2. Patricia Middleton says:

    With the briefest glimpse at your title and the accompanying photo, I thought the term described your penchant for taking photographs of food. đŸ™‚

  3. Lironah says:

    I’ve never had it so bad I actually faint, but for a long time I was thinking I must have low blood pressure or anemia or something, because standing up would make me dizzy. None of my doctors thought that was the case, though one of them did say my iron was low and put me on supplements, which have helped. I’m going in for a CT scan tomorrow morning to see if my splenomegaly has increased, and get more blood work done. No diagnosis for me yet.

    • Thanks for visiting and commenting, Lironah! I’m sorry for the difficulties you’re dealing with — I know all too well the frustration of trying to find a diagnosis! I hope your CT scan went well and that you’ll get some answers as a result. Blessings!

  4. I was diagnosed with NCS in early 2000’s and took beta blockers until I was pregnant in 2003.

    In 2009, the wheels fell off completely. I was passing out as many as 6 times every day of the week. My parents moved in with us to care for me and the children so that my husband could still work. I’ve seen many doctors of various stripes, going as far as Vanderbilt’s autonomic disorder clinic.

    In October of this year, I got some deeper answers. If you want, you can read about it at I’m not done with a journey; in fact, I’ve barely begun…again. All the details are too much to push upon your readers, but contact me if you’d like to discuss.


    • Amanda, thank you for sharing this. I had no idea that you suffered from this, too! Of course, back in college, I didn’t know what I had. Back then, we thought it was a heart murmur or Wolff-Parkinson-White Syndrome.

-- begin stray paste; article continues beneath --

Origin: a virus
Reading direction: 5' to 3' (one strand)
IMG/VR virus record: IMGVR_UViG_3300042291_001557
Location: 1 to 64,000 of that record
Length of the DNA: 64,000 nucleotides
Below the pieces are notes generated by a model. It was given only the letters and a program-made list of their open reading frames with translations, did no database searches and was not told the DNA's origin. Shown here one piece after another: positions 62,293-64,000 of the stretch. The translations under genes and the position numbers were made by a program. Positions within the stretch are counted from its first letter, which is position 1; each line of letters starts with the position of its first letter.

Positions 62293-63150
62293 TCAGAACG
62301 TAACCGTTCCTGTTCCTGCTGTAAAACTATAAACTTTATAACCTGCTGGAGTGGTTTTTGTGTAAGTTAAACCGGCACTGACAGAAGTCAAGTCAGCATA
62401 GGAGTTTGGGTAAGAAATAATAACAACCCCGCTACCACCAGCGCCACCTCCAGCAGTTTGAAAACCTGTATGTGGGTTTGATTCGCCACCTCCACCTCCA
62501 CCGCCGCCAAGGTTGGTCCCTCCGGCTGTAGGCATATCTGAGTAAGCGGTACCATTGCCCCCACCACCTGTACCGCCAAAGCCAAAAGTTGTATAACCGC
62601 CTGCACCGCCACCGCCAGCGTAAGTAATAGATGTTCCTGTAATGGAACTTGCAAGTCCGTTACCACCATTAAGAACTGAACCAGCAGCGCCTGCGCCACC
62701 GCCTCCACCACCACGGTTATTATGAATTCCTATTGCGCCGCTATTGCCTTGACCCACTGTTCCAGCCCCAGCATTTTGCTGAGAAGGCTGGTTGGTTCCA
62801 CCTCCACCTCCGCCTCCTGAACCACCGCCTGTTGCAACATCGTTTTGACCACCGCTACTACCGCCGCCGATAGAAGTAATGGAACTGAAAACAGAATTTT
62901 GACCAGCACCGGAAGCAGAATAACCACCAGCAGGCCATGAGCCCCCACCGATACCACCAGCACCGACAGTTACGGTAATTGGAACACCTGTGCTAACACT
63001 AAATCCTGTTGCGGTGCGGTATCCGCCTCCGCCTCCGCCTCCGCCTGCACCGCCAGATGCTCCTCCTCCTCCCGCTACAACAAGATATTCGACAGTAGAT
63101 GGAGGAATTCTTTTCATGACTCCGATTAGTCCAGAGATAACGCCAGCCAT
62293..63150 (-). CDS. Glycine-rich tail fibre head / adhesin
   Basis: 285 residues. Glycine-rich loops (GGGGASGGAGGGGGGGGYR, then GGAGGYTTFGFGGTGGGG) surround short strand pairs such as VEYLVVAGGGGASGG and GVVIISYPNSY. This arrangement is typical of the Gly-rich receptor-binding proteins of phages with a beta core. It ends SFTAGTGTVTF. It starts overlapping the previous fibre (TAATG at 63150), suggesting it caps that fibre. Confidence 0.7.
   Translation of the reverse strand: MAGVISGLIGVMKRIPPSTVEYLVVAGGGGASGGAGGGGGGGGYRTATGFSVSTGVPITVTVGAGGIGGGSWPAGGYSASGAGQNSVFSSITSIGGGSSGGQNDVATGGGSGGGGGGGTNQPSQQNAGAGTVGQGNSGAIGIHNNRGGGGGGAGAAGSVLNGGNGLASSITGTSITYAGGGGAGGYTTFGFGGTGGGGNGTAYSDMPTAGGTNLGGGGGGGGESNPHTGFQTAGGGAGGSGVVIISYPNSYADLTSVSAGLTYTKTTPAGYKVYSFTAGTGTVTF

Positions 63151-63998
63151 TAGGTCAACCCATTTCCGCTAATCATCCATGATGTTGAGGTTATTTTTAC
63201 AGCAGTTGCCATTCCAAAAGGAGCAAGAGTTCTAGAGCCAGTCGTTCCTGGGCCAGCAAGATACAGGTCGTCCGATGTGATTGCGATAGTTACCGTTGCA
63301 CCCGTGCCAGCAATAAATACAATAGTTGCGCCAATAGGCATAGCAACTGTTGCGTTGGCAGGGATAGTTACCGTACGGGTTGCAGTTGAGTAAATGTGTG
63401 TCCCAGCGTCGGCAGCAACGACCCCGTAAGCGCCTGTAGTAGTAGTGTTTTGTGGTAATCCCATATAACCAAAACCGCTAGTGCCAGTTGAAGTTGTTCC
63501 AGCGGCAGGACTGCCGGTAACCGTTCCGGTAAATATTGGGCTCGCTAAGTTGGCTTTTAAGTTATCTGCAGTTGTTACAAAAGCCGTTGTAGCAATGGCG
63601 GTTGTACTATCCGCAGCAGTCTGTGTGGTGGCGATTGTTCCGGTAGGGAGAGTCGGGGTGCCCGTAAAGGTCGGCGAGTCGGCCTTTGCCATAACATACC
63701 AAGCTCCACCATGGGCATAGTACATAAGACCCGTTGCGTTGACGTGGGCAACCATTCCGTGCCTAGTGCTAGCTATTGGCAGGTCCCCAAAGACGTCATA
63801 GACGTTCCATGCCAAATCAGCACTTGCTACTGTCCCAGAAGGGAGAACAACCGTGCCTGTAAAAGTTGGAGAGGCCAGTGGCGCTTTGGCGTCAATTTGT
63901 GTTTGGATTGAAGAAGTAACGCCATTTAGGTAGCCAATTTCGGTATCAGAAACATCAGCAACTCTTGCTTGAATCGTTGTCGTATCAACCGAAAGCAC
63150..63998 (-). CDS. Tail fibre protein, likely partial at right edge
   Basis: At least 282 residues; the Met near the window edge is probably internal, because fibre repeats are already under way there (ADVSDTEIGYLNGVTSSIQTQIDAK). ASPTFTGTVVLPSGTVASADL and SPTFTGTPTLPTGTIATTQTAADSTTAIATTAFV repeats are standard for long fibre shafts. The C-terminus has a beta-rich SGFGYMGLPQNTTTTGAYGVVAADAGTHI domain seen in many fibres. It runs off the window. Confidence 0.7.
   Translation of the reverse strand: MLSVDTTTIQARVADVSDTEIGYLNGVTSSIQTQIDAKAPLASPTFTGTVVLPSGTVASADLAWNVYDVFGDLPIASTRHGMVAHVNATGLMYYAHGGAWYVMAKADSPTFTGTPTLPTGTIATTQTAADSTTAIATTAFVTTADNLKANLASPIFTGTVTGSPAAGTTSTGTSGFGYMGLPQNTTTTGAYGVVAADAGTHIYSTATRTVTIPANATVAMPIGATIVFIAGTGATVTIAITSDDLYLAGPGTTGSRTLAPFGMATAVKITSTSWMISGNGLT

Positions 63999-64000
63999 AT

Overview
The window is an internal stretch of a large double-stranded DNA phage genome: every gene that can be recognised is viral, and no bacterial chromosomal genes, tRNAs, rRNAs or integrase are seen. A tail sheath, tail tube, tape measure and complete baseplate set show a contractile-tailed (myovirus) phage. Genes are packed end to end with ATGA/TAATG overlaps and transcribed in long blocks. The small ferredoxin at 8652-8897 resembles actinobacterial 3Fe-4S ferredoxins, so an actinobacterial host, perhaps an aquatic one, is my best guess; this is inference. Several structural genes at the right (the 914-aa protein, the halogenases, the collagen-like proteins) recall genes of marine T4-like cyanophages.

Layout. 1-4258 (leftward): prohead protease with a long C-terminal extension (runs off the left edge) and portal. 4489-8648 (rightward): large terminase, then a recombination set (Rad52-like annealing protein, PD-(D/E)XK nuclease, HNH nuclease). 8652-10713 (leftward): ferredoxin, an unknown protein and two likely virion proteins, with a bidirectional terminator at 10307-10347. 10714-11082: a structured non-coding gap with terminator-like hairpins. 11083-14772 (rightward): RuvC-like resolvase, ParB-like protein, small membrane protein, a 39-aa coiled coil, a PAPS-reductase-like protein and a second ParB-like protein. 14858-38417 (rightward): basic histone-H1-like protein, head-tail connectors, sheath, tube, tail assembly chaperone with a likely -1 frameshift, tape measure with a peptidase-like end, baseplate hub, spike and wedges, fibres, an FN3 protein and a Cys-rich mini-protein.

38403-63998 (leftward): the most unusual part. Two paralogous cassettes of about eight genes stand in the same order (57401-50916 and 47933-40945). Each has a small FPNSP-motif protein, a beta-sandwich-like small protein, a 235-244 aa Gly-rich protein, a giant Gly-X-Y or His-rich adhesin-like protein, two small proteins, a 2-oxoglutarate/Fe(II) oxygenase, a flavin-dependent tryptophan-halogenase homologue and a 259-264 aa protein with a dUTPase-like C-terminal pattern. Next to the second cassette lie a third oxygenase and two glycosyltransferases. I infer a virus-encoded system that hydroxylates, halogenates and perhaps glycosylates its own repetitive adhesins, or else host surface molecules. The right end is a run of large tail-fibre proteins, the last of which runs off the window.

From what I’ve been reading, I’ve got a fairly mild form of NCS. On a daily basis, I see spots when I stand up. I’d say the irregular heartbeat happens maybe a couple of times a week. Last winter’s passing out episodes were the first time in four years.

      I can’t imagine how awful it would be to have it happen multiple times a day. I am so sorry you’ve had to live with that! I’ll definitely be checking out your blog. It’s good to know at least one of us with this condition has found some answers!

      Blessings on you,

  5. Allison says:

    Good for you for making such intentional, overall wellness oriented lifestyle changes! You go girl.

  6. Judy Dunn says:

    I am so sorry to hear this, Courtney. I had no idea. (Either you hid it well or I haven’t been very observant.) That has to be scary anytime you pass out. While I haven’t experienced what you are going through, I had a period of seizures in my early 20s that finally were attributed to damage from a car accident I had been in. It affected my life drastically (couldn’t even drive). Those kinds of lifestyle disruptions can be very, very tough.